A good probiotic supplement can help to increase your levels of vitamin K since your gut bacteria play a big part of its production. Too many antibiotics, as well as chlorinated or fluorinated water, cause the depletion of your natural intestinal flora.
Once the numbers dwindle, so does the amount of vitamin K they produce. In addition to a probiotic, vitamin K can be found in several food sources, specifically whole foods. The fresher the better.
Sources of Vitamin K
Leafy green vegetables are the number one source for this vitamin. The chlorophyll that makes plants green also provides vitamin K. The foods that also offer pretty substantial helpings include:
♦ Cow's milk
♦ Bok Choy
♦ Green Tea
♦ Collard greens
Vitamin K Absorption
The best way to get the vitamin K you need is to eat a variety of these foods rather than just one. If for some reason you are not able to eat these foods or have trouble getting enough to provide adequate vitamin K levels, a supplement will work, too.
For the most part, vitamin K deficiency is associated with absorption problems rather than a lack of it in the diet. These absorption problems are best addressed with probiotics and taking care of your gut.
What To Look For?
If you feel you may be suffering from a lack of vitamin K, there are some symptoms you can look out for. Nosebleeds, heavy menstrual bleeding, easy bruising and blood in the urine are indicative of a deficiency but it is always best to follow up with your physician for testing to be sure.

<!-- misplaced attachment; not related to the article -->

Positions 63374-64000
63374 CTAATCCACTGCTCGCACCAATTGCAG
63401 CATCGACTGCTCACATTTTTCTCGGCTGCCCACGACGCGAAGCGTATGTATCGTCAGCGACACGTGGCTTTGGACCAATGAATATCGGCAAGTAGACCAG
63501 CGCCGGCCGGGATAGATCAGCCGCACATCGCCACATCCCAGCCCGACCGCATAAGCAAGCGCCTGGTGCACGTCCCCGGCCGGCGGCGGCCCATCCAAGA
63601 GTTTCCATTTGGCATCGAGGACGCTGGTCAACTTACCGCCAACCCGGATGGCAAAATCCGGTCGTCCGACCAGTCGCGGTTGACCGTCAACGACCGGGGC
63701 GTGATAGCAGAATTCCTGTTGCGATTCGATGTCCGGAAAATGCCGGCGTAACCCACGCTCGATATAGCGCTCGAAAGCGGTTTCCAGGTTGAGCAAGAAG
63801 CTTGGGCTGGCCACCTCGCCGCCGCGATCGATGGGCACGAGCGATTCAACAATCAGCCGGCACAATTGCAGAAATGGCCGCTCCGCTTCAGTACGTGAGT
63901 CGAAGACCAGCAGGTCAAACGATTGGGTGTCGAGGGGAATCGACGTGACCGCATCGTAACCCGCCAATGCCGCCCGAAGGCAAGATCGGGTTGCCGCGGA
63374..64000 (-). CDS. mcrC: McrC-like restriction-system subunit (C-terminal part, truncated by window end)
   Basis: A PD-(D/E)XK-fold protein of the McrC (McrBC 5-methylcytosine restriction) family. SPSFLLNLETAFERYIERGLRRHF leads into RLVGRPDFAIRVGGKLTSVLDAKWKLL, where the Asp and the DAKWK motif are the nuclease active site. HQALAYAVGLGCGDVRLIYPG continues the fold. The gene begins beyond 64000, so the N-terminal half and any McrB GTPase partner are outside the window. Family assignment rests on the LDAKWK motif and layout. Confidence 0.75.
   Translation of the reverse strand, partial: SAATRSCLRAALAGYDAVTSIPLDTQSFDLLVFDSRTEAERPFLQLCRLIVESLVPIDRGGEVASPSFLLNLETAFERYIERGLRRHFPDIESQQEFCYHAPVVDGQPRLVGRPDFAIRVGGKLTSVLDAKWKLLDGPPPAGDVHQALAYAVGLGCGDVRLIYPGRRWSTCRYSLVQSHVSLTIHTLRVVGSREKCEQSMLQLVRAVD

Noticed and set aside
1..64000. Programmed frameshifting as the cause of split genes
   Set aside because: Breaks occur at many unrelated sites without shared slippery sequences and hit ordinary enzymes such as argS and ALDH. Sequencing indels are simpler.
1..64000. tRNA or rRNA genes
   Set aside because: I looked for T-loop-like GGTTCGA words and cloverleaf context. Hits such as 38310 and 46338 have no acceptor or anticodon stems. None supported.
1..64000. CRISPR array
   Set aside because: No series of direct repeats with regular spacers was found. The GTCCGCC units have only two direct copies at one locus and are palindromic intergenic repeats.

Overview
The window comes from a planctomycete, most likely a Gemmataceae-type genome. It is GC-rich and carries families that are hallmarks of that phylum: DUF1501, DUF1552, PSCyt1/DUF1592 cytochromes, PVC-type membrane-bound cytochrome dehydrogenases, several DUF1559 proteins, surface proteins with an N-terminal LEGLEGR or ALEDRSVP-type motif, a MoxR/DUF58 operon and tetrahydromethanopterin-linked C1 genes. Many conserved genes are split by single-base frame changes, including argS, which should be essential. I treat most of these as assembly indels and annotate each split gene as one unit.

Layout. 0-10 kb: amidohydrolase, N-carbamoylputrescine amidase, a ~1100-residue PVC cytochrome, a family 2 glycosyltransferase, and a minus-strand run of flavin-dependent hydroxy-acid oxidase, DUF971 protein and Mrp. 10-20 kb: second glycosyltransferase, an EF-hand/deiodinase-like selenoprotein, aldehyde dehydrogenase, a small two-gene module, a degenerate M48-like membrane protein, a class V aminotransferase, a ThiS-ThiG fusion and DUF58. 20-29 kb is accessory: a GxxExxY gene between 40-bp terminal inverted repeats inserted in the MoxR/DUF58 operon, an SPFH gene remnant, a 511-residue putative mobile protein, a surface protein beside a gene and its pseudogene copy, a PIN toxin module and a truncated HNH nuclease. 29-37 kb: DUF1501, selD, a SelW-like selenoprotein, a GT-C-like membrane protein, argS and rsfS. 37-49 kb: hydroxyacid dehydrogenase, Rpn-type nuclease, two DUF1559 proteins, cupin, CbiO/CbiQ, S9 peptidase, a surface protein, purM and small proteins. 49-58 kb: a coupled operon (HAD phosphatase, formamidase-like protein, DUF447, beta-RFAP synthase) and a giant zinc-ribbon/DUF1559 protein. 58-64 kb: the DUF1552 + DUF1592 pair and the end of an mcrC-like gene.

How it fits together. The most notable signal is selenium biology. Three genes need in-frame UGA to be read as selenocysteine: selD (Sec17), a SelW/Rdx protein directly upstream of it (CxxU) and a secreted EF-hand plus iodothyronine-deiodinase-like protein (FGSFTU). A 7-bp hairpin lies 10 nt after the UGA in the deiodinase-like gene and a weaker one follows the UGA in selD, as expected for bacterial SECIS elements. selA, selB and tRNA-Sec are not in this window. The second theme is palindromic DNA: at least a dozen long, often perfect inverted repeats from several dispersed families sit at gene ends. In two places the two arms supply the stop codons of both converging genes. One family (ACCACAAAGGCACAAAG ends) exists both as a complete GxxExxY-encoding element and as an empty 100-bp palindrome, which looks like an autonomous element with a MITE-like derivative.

People with certain diseases are also prone to suffer from a deficiency. You will most likely need a supplement if you suffer from celiac disease, cystic fibrosis, chronic inflammatory bowel disease or choleostasis.
Vitamin K supplements can interfere with anticoagulant medication so never start taking them without consulting your doctor first. Once proper testing confirms a deficiency, you can devise a plan to increase your levels. You may need to change your diet or perhaps there is an underlying cause in your gut that needs to be addressed first.
What's In It For Your Bones?
Bone is a living tissue and contains a number of proteins that are dependent on vitamin K. This vitamin is responsible for the chemical modification of proteins in the bone.
Without it, your bones cannot develop the strength they need, causing your bones to be susceptible to deterioration and osteoporosis. Studies have shown that diets higher in vitamin K prevent bone fractures especially in athletes who rely on high bone density.
The Bottom Line
Bone health and arterial health are pretty important in terms of survival and longevity. Just think where we would be without healthy bones to support our body and a healthy heart to drive us. Vitamin K provides support for both your bones and arteries to keep you healthy.
The ranges of diseases and health problems that can develop from a vitamin K deficiency are serious. Don't risk it; take a supplement of throw in some additional greens to your diet. Either way, your bones will thank you now that you realize how much more value vitamin K has for them than calcium alone.